I need some ground cover for a bank that has full sun in So.
Calif. I was hoping to use a sedum. Any suggestions/rec-
commendations? Sometimes gets down to freezing -rarely.
I love, love, love my sedums! I have three types as a groundcover (well, I have a few more, but they are small yet and don't cover much ground, lol!) CT is a bit different than z10 California, but I'll share my experience anyway.
I have John Creech, which has wonderfully swirled, tight foliage and a pink bloom (in bloom now here), and is low-growing.
Then I have a swath of Westeinphaner's Gold (sp?). This is also a low-growing, (almost ground-hugging) rather tightly-foliaged sedum, with bright yellow blooms in spring. I leave the seed heads up because I like the russet color, although I've had some neighbors ask why I keep dead plants, lol. It also turns a beautiful purplish-burgundy in winter.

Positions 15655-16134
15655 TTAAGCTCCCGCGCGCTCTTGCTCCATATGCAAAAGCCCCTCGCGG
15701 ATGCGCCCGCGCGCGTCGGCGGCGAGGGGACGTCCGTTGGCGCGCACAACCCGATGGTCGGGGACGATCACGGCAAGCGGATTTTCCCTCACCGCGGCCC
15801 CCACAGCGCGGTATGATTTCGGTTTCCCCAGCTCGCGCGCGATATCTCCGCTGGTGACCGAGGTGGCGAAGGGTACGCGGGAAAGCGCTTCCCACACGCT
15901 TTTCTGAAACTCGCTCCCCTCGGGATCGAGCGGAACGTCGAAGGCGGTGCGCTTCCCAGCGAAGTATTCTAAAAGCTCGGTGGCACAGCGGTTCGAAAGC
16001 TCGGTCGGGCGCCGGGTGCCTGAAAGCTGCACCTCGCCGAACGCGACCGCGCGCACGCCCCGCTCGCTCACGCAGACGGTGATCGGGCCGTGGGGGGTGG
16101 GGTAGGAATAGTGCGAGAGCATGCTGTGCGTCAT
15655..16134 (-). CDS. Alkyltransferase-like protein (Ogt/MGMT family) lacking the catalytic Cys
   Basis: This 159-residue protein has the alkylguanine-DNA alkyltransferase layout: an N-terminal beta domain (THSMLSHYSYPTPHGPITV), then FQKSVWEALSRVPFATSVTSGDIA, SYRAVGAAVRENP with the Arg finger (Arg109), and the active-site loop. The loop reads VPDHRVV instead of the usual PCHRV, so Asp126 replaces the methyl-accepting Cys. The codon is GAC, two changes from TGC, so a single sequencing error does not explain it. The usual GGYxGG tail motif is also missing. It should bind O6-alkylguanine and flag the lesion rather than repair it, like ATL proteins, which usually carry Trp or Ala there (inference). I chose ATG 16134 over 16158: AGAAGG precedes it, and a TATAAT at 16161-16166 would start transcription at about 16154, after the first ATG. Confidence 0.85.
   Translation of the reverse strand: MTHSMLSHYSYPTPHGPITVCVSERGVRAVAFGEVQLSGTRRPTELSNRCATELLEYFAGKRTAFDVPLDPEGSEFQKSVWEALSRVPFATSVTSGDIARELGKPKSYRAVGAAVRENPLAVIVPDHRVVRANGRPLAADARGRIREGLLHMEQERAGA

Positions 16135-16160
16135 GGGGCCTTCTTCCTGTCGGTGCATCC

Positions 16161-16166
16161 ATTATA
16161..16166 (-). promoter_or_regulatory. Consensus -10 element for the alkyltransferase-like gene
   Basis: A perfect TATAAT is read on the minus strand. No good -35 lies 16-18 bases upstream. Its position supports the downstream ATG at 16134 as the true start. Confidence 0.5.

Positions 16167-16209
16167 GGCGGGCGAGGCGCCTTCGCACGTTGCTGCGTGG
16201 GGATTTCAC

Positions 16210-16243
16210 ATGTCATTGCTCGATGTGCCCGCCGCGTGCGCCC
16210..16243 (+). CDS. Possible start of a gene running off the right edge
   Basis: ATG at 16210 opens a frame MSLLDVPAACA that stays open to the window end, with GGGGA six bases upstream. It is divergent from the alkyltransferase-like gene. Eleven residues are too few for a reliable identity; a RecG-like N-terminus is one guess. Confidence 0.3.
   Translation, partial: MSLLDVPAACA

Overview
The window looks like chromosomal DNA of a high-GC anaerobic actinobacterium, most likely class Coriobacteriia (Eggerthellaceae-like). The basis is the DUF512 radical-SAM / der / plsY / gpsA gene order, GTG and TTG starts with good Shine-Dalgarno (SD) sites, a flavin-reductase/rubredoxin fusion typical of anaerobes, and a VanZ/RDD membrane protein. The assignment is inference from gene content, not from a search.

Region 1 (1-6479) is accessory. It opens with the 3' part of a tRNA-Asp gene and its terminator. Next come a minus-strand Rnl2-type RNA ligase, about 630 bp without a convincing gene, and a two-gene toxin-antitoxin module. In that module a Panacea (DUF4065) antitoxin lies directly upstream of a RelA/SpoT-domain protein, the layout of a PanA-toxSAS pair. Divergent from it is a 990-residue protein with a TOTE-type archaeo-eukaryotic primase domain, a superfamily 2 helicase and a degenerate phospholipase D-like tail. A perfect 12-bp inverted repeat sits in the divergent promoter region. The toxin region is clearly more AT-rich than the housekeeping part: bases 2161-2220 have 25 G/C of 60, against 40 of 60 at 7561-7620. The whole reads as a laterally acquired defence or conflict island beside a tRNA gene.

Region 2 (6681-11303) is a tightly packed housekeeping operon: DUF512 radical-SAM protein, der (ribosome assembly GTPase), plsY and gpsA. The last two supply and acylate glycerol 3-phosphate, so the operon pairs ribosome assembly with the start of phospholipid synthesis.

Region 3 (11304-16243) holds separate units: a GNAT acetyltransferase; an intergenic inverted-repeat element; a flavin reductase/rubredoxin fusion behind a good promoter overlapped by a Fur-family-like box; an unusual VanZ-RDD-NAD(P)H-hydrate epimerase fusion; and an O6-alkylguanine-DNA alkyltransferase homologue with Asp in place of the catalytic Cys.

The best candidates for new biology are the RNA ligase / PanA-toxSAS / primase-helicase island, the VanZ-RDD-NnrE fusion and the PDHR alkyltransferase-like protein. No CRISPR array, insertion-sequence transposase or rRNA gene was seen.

Then by mistake, thinking it was WG, I bought a bunch of kamschaticum. This also has a pretty yellow flower, blooms for me about a week or two later than the WG, and has nice foliage, although it is taller, (maybe 6 inches) looser, and bigger-leaved than the WG. I honestly waver back and forth constantly as to which of these two I like better, and which of the two to buy to finish filling in the area.
All three are in quite poor, shallow, rocky, sandy soil, directly along the street (no sidewalks) on a slight slope. They are in full sun, in addition to getting the heat from the asphalt, and get sand and snow dumped on them in the winter from the plow. They do great in this spot.
Any kind of low growing, spreading form of sedum - typically called stonecrops - makes a good groundcover. These are some of the hardiest and toughest plants, tolerating extreme heat and well as considerable cold, poor soils and minimal watering. And quite flexible to both sun and shade. A visit to a local garden center should turn up many different types - just choose the one(s) that appeals to you.
Ice plant (Delosperma spp.) is commonly used as a groundcover for sunny slopes in California. Although not exactly a sedum, it has a similar succulent appearance and bright daisy-like flowers.